Our report makes the case that, while most ads (and the businesses behind them) are getting it right when it comes to avoiding damaging gender stereotypes, the evidence suggests that some could do with reigning it in a little. Specifically, it argues that some ads can contribute to real world harms in the way they portray gender roles and characteristics.

We’re not talking here about ads that show a woman doing the cleaning or a man the DIY. It would be most odd if advertisers couldn’t depict a woman doing the family shop or a man mowing the lawn. Ads cannot be divorced from reality.

What we’re talking about is ads that go significantly further by, for example, suggesting through their content and context that it’s a mum’s sole duty to tidy up after her family, who’ve just trashed the house. Or that an activity or career is inappropriate for a girl because it’s the preserve of men. Or that boys are not “proper” boys if they’re not strong and stoical. Or that men are hopeless at simple parental or household tasks because they’re,

Advertising is only a small contributor to gender stereotyping, but a contributor it is. And there’s ever greater recognition of the harms that can result from gender stereotyping. Put simply, gender stereotypes can lead us to have a narrower sense of ourselves – how we can behave, who we can be, the opportunities we can take, the decisions we can make. And they can lead other people to have a narrower sense of us too. 

That can affect individuals, whatever their gender. It can affect the economy: we have a shortage of engineers in this country, in part, says the UK’s National Academy of Engineering, because many women don’t see it as a career for them. And it can affect our society as a whole.

Many businesses get this already. A few weeks ago, UN Women and Unilever announced the global launch of Unstereotype Alliance, with some of the world’s biggest companies, including Proctor & Gamble, Mars, Diageo, Facebook and Google signing up. Advertising agencies like JWT and UM have very recently published their own research, further shining the spotlight on gender stereotyping in advertising. 

At the ASA, we see our UK work as a complement to an increasingly global response to the issue. And we’re doing it with broad support from the UK advertising industry: the Committees of Advertising Practice (CAP) – the industry bodies which author the UK Advertising Codes that we administer – have been very closely involved in our work and will now flesh out the standards we need to help advertisers stay on the right side of the line.

Needless to say, our report has attracted a fair amount of comment. And commentators have made some interesting and important arguments. Take my “ads cannot be divorced from reality” point above. Clearly we – the UK advertising regulator - must take into account the way things are, but what should we do if, for example, an ad is reflecting a part of society as it is now, but that part is not fair and equal? 

The ad might simply be mirroring the way things are, but at a time when many people in our society, including through public policy and equality laws, are trying to mould it into something different. If we reign in the more extreme examples, are we being social engineers? Or are we simply taking a small step in redressing the imbalance in a society where the drip, drip, drip of gender stereotyping over many years has, itself, been social engineering. And social engineering which, ironically, has left us with too few engineers.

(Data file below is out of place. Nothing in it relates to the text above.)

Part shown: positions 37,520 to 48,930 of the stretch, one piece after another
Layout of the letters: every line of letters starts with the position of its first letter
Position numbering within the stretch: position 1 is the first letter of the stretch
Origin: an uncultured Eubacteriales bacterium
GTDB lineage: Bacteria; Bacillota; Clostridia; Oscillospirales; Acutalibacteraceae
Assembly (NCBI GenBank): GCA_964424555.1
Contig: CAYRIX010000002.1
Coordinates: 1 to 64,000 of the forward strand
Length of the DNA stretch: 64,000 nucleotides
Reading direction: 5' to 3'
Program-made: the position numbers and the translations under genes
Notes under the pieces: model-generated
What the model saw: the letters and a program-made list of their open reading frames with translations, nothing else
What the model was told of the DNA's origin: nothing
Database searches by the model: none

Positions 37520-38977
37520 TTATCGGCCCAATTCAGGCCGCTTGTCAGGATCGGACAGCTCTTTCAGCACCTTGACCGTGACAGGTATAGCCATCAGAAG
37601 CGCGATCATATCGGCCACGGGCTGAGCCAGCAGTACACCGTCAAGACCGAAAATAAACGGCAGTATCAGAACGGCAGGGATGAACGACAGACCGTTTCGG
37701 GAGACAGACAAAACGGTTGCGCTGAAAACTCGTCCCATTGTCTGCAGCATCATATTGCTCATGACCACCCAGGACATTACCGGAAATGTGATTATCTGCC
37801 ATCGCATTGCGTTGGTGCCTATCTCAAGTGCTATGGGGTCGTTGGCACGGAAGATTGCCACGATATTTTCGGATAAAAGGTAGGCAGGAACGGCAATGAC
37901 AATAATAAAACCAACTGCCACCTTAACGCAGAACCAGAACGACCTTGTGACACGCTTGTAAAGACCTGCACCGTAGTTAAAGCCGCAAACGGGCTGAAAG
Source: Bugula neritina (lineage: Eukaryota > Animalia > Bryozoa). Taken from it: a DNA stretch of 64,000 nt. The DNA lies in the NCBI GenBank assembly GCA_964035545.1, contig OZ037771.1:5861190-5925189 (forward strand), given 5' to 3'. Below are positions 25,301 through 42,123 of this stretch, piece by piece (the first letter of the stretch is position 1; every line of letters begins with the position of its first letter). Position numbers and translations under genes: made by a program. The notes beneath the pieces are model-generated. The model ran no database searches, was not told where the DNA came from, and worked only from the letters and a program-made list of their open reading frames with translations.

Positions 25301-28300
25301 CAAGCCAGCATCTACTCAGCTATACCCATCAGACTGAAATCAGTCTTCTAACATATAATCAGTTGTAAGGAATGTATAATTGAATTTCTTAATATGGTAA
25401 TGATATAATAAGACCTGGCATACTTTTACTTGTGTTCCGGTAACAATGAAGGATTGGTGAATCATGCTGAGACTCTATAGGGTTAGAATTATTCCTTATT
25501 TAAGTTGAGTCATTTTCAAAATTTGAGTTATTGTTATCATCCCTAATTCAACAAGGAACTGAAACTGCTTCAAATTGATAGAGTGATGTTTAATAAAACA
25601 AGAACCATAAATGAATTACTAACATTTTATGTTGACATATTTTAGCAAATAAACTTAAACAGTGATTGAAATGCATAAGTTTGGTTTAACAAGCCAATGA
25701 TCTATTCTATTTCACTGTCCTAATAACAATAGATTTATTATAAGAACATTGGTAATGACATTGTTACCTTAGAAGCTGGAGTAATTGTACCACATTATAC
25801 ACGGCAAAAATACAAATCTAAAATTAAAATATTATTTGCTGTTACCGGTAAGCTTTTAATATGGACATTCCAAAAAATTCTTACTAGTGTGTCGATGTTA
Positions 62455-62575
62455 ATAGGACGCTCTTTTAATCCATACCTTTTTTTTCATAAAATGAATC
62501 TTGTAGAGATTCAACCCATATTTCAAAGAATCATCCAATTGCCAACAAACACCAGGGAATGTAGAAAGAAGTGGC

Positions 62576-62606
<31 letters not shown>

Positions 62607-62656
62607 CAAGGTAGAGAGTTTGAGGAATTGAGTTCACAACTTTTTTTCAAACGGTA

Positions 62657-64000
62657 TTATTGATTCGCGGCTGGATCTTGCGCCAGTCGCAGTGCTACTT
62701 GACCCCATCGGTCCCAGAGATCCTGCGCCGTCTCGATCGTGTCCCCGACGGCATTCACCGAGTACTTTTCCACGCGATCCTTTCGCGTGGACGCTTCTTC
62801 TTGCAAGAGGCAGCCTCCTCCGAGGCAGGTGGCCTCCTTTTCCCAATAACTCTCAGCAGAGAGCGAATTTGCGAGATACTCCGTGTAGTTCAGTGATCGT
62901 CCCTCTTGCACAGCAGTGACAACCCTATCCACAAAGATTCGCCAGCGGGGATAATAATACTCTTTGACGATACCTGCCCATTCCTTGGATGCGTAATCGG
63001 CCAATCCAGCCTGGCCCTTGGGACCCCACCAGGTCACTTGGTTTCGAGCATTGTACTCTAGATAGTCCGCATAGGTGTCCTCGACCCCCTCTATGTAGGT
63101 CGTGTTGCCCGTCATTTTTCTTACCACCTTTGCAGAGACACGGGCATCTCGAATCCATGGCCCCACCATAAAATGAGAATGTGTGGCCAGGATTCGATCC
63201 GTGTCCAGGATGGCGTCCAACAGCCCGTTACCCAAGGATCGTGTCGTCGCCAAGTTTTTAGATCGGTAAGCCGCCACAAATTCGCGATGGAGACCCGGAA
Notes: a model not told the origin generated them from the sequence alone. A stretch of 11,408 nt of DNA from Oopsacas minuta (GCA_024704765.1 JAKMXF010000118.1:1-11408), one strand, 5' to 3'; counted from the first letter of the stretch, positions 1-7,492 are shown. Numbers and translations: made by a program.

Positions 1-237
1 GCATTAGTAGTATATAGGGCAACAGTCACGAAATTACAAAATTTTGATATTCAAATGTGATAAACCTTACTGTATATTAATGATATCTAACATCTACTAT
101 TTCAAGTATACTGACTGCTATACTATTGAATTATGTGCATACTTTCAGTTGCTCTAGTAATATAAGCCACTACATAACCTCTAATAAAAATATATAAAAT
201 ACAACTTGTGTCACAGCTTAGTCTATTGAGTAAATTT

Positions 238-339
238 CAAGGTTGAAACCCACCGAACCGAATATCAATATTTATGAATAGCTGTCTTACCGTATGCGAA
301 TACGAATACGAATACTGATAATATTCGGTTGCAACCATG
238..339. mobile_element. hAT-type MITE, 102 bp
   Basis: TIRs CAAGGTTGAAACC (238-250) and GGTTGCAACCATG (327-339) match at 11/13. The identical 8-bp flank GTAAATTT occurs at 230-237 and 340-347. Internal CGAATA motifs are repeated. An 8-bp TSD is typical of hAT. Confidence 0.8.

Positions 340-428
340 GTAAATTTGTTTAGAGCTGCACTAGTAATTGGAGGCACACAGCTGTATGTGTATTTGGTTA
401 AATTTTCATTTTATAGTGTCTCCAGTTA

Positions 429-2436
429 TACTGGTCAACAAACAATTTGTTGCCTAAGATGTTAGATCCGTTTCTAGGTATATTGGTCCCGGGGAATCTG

Read more: Why new rules on gender stereotyping in ads benefit men, too

The report gave news outlets a chance to run plenty of well-known ads from yesteryear. Fairy Liquid, Shake 'n' Vac and some real “even a woman can open it”-type horrors from decades ago. For some, that was an opportunity to make the point that ads really were sexist back then, but everything’s fine on the gender stereotyping front today. That argument shows a real lack of imagination. 

History has not stopped. If we’re looking back at ads of 50 years ago and marvelling at how we thought they were OK back then, despite knowing they were products of their time, won’t our children and grandchildren be doing exactly the same thing in 50 years’ time? What “norms” now will seem antiquated and unpleasant in the future? We think the evidence points to some portrayals of gender roles and characteristics being precisely such norms, excused by some today on the basis that that’s just the way it is.

Our report signals that change is coming. CAP will now work on the standards so we can pin down the rules and official guidance. We don’t want to catch advertisers out, so we and CAP will work hard to provide as much advice and training as we can, so they can get their ads right in the first place. And from next year, we at the ASA will make sure those standards are followed, taking care that our regulation is balanced and wholly respectful of the public’s desire to continue to see creative ads that are relevant, entertaining and informative. 

You won’t see a sea-change in the ads that appear, but we hope to smooth some of the rougher edges. This is a small but important step in making sure modern society is better represented in ads.

Guy Parker is CEO of the ASA